These are just some of the challenges and strengths an autistic person may express.


  • Doesn’t engage in verbal communication
  • Doesn’t express emotions, feelings, or empathy
  • Doesn’t show interest or response when spoken to
  • Speaks with an abnormal tone or rhythm
  • Difficulty recognizing nonverbal cues
  • An intense focus on a particular object or subject
  • Repetitive movements, like rocking or flapping
  • Inability to adapt to a change of routine or focus
  • Inability to engage in abstract thought or make-belief
  • Difficulty engaging in group activities
  • Overreaction to specific sounds, sights, textures, tastes, or smells


  • Ability to focus intensely on a specific topic
  • Being honest and straightforward
  • Being observant
  • Being detail-oriented or goal-focused
  • Having exceptional memory skills with facts and figures
  • Being good with puzzles and problem-solving
  • Having above-average skills in math, music, or art
  • Excelling with repetitive tasks
  • Ability to work effectively in isolation
  • Highly motivated by topics or activities that are of interest
  • Having a high degree of accuracy when performing tasks


The Neurodiversity Movement

Neurodiversity is not the same thing as being neurodivergent. The term was first coined to describe the diversity in how autism is expressed from one person to the next. It recognized that there was not one form of autism and that autism traits were neither “abnormal” nor inherently indicative of disability.

The neurodiversity movement focuses on the idea that developmental differences that may be seen in autism, ADHD, dyslexia, and other conditions should not be considered traits of a disorder. These traits are seen instead as typical expressions that don’t require treatment.1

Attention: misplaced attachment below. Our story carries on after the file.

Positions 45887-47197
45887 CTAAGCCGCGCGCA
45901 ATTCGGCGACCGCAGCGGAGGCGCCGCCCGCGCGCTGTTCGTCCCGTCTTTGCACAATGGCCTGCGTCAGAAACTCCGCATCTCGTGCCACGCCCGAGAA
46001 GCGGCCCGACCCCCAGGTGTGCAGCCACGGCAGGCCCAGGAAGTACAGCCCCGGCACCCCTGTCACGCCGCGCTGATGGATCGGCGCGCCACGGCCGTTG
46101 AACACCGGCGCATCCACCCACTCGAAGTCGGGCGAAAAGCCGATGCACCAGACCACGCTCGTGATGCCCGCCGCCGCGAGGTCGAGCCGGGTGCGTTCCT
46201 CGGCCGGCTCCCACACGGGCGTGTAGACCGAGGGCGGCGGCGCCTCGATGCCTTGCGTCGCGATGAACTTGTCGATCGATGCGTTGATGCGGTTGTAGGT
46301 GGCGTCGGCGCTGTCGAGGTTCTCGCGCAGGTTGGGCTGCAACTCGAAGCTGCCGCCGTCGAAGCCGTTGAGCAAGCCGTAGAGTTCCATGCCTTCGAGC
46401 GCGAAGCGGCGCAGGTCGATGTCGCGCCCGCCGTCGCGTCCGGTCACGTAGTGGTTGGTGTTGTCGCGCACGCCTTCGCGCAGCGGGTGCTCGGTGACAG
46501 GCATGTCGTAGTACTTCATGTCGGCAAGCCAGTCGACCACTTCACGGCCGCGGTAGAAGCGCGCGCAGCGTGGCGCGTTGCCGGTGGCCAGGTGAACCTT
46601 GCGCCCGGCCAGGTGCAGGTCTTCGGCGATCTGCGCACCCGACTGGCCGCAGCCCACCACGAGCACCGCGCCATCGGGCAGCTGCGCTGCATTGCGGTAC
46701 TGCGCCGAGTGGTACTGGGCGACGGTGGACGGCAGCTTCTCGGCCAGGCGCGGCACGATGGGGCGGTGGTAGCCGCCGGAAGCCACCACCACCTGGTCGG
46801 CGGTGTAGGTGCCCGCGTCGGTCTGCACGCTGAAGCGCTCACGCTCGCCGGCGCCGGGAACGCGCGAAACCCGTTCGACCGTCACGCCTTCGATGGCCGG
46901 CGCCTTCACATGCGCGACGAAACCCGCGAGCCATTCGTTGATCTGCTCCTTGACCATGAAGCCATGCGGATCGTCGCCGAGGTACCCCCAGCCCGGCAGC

By 2014, the term “neurotypical” had become common enough to become the title of a PBS documentary. This film featured autistic individuals who describe their views of themselves in relation to “normal” society, who they often refer to as “neurotypicals.”

In 2015, Steve Silberman wrote the book “NeuroTribes: The Legacy of Autism and the Future of Neurodiversity.” It argues that ASD has been a part of the human condition throughout history. By understanding their autism, he argues, some adults are discovering their “neurotribes”—that is, their neurological kin.

Is Neurodiversity a Disability?

While everyone with a brain-based disability is considered neurodivergent, not everyone who is neurodivergent is considered disabled. The neurodiversity movement is a celebration of the vast differences in people’s thought processes and behavior. The movement advocates for acknowledging and accommodating those differences.



The word “neurotypical” may be used to refer to individuals who think, learn, and behave in ways that are considered the norm. Institutions like schools and workplaces are often designed to best suit those who fit into these norms.

The word “neurodiversity” describes the idea that there are many ways to think, learn, and behave. The neurodiversity movement supports the idea that developmental differences should be embraced and seen as typical, instead of treated like traits of a disorder.

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Lisa Jo Rudy

By Lisa Jo Rudy
Rudy is a writer, consultant, author, and advocate who specializes in autism. Her work has appeared in The New York Times and Autism Parenting Magazine.